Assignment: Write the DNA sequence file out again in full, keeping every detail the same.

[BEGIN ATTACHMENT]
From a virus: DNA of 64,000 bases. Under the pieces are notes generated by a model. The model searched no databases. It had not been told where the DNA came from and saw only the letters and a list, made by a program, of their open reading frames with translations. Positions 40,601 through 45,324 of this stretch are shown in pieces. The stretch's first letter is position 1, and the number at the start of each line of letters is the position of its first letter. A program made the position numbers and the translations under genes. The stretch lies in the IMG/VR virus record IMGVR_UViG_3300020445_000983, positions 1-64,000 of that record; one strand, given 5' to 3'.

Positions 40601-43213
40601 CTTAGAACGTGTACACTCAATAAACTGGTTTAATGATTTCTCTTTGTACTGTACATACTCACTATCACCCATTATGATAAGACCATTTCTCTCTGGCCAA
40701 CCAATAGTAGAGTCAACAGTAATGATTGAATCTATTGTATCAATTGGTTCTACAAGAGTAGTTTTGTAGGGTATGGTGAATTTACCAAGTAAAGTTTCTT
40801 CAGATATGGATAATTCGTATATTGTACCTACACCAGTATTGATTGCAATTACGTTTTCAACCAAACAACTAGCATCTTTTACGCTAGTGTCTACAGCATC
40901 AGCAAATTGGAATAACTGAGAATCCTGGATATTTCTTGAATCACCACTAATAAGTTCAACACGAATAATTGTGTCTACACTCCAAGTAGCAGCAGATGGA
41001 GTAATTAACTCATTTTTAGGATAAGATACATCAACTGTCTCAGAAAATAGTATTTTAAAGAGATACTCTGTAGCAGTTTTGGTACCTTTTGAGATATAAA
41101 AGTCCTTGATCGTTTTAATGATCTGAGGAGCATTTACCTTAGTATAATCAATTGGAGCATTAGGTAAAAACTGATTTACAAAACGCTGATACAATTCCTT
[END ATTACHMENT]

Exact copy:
From a virus: DNA of 64,000 bases. Under the pieces are notes generated by a model. The model searched no databases. It had not been told where the DNA came from and saw only the letters and a list, made by a program, of their open reading frames with translations. Positions 40,601 through 45,324 of this stretch are shown in pieces. The stretch's first letter is position 1, and the number at the start of each line of letters is the position of its first letter. A program made the position numbers and the translations under genes. The stretch lies in the IMG/VR virus record IMGVR_UViG_3300020445_000983, positions 1-64,000 of that record; one strand, given 5' to 3'.

Positions 40601-43213
40601 CTTAGAACGTGTACACTCAATAAACTGGTTTAATGATTTCTCTTTGTACTGTACATACTCACTATCACCCATTATGATAAGACCATTTCTCTCTGGCCAA
40701 CCAATAGTAGAGTCAACAGTAATGATTGAATCTATTGTATCAATTGGTTCTACAAGAGTAGTTTTGTAGGGTATGGTGAATTTACCAAGTAAAGTTTCTT
40801 CAGATATGGATAATTCGTATATTGTACCTACACCAGTATTGATTGCAATTACGTTTTCAACCAAACAACTAGCATCTTTTACGCTAGTGTCTACAGCATC
40901 AGCAAATTGGAATAACTGAGAATCCTGGATATTTCTTGAATCACCACTAATAAGTTCAACACGAATAATTGTGTCTACACTCCAAGTAGCAGCAGATGGA
41001 GTAATTAACTCATTTTTAGGATAAGATACATCAACTGTCTCAGAAAATAGTATTTTAAAGAGATACTCTGTAGCAGTTTTGGTACCTTTTGAGATATAAA
41101 AGTCCTTGATCGTTTTAATGATCTGAGGAGCATTTACCTTAGTATAATCAATTGGAGCATTAGGTAAAAACTGATTTACAAAACGCTGATACAATTCCTT